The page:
pig-user mailing list archives

Site index · List index
Message view « Date » · « Thread »
Top « Date » · « Thread »
From Santhosh Srinivasan <...@yahoo-inc.com>
Subject RE: Easy question...difference between this::form and this.form?
Date Tue, 07 Dec 2010 18:11:15 GMT
> The sql way to deal with this issue is essentially to keep the name of the parent relation

> around during parsing, and require that you explicitly provide the desired parent if
column 
> names are ambiguous. That's probably something that could be implemented now that we
have  
> the required metadata in the operators (I believe it wasn't there when the disambiguation

> design was implemented). 

Isn't that true today? Unambiguous columns can be referenced without the :: operator.

Santhosh

-----Original Message-----
From: Dmitriy Ryaboy [mailto:dvryaboy@gmail.com] 
Sent: Tuesday, December 07, 2010 9:49 AM
To: user@pig.apache.org
Subject: Re: Easy question...difference between this::form and this.form?

Consider self-joins, with regards to the meaningful name problem...

The sql way to deal with this issue is essentially to keep the name of the parent relation
around during parsing, and require that you explicitly provide the desired parent if column
names are ambiguous. That's probably something that could be implemented now that we have
the required metadata in the operators (I believe it wasn't there when the disambiguation
design was implemented).

As far as difference between "::" and ".".  The double-colon is just a string with no special
meaning, it's simply part of the field name. The period is essentially a projection operator
-- you are saying, "the thing to the left of the period is a tuple, and the thing to the right
is a field in that tuple". (works for bags as well, in which case it means, the thing to the
left of the period is a bag of tuples, and the thing to the right is a field in every tuple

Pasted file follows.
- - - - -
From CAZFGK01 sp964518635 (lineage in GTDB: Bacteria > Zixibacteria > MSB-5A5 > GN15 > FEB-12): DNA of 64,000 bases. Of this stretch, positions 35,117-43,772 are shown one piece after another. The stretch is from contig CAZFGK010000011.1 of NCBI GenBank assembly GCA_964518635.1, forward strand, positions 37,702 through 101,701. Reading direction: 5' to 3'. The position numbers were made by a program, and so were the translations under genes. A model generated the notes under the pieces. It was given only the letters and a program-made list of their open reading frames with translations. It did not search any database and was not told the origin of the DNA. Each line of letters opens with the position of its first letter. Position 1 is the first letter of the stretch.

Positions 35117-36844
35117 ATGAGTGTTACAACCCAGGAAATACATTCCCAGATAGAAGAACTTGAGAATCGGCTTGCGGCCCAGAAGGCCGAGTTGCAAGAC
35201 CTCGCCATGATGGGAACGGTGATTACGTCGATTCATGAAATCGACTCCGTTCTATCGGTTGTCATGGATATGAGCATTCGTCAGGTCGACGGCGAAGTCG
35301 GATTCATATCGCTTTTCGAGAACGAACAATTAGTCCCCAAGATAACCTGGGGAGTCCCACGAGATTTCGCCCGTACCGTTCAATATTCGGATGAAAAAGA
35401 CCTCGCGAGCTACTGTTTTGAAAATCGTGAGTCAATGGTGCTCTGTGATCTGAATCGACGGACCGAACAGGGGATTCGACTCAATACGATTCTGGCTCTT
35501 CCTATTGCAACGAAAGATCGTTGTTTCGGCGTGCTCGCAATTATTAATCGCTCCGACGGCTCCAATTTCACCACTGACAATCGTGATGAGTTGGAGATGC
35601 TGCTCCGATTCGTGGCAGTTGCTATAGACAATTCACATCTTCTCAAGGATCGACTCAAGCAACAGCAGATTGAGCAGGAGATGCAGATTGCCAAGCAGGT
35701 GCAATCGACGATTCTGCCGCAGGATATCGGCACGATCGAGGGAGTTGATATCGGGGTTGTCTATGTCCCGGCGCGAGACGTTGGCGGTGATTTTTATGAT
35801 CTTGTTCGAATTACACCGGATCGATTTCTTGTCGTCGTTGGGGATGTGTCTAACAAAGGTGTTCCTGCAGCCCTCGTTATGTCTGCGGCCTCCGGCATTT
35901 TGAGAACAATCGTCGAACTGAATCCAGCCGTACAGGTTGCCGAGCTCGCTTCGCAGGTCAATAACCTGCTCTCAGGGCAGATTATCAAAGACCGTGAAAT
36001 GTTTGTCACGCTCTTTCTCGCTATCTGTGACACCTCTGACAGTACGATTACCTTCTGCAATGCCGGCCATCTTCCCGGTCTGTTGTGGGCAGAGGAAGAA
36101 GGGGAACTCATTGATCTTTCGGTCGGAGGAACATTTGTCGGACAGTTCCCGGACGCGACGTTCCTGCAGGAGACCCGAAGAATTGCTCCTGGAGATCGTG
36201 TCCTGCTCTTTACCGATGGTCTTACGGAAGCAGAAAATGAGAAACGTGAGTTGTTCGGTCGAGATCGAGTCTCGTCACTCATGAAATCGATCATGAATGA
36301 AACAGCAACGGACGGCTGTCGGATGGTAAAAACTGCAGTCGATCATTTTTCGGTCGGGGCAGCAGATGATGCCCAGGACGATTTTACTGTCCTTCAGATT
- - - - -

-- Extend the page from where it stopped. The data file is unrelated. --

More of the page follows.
in the bag)

-Dmitriy.

2010/12/7 Anze <anzenews@volja.net>

>
> If one uses meaningful names then Pig would never use '::' anyway. The 
> problem is when you use multiple joins in sequence, then '::' names 
> get very annoying.
> But that's just my opinion. :)
>
> Anze
>
>
> On Tuesday 07 December 2010, Jonathan Coveney wrote:
> > Would that even be much better? It seems like it'd be better to have 
> > it
> be
> > consistent in appending the whatever::, so that at least you have to 
> > be cognizant of it when you do the join. If it starts being too 
> > clever, then it's up to you to figure out when it does and doesn't 
> > do it which might
> be
> > annoying.
> >
> > 2010/12/7 Anze <anzenews@volja.net>
> >
> > > I understand the reason for this, it just seems like a drastic
> solution.
> > > :)
> > >
> > > Ideally, Pig should be clever enough to detect ambiguity and deal 
> > > with it, and leave the non-conflicting names intact. For instance:
> > >
> > > A = load 'foo' as (x, y, z);
> > > B = load 'bar' as (x, a, b, c);
> > > C = join A by x, B by x;
> > > DESCRIBE C;
> > > C: {A::x, y, z, B::x, a, b, c}
> > >
> > > or even:
> > > C: {x, y, z, B::x, a, b, c}
> > >